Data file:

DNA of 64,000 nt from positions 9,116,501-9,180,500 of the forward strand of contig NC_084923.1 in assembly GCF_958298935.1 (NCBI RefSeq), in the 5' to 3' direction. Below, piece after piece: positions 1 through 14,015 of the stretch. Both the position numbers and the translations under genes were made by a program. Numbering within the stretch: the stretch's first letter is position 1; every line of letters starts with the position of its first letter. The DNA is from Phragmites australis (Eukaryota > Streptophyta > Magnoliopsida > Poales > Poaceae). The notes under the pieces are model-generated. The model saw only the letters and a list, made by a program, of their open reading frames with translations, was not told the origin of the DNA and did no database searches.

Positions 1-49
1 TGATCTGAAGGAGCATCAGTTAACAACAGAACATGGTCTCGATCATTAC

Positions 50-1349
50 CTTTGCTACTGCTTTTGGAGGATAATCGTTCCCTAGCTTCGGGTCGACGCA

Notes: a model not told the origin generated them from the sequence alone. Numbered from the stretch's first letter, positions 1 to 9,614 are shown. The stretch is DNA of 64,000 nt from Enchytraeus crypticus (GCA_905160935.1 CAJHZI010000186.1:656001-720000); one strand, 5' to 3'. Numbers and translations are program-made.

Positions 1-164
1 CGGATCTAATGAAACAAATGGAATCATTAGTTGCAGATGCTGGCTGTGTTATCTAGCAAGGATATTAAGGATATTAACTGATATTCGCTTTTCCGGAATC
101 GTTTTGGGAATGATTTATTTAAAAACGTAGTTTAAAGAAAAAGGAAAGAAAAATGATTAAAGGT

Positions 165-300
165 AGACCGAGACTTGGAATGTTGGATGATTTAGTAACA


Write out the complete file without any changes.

DNA of 64,000 nt from positions 9,116,501-9,180,500 of the forward strand of contig NC_084923.1 in assembly GCF_958298935.1 (NCBI RefSeq), in the 5' to 3' direction. Below, piece after piece: positions 1 through 14,015 of the stretch. Both the position numbers and the translations under genes were made by a program. Numbering within the stretch: the stretch's first letter is position 1; every line of letters starts with the position of its first letter. The DNA is from Phragmites australis (Eukaryota > Streptophyta > Magnoliopsida > Poales > Poaceae). The notes under the pieces are model-generated. The model saw only the letters and a list, made by a program, of their open reading frames with translations, was not told the origin of the DNA and did no database searches.

Positions 1-49
1 TGATCTGAAGGAGCATCAGTTAACAACAGAACATGGTCTCGATCATTAC

Positions 50-1349
50 CTTTGCTACTGCTTTTGGAGGATAATCGTTCCCTAGCTTCGGGTCGACGCA

Notes: a model not told the origin generated them from the sequence alone. Numbered from the stretch's first letter, positions 1 to 9,614 are shown. The stretch is DNA of 64,000 nt from Enchytraeus crypticus (GCA_905160935.1 CAJHZI010000186.1:656001-720000); one strand, 5' to 3'. Numbers and translations are program-made.

Positions 1-164
1 CGGATCTAATGAAACAAATGGAATCATTAGTTGCAGATGCTGGCTGTGTTATCTAGCAAGGATATTAAGGATATTAACTGATATTCGCTTTTCCGGAATC
101 GTTTTGGGAATGATTTATTTAAAAACGTAGTTTAAAGAAAAAGGAAAGAAAAATGATTAAAGGT

Positions 165-300
165 AGACCGAGACTTGGAATGTTGGATGATTTAGTAACA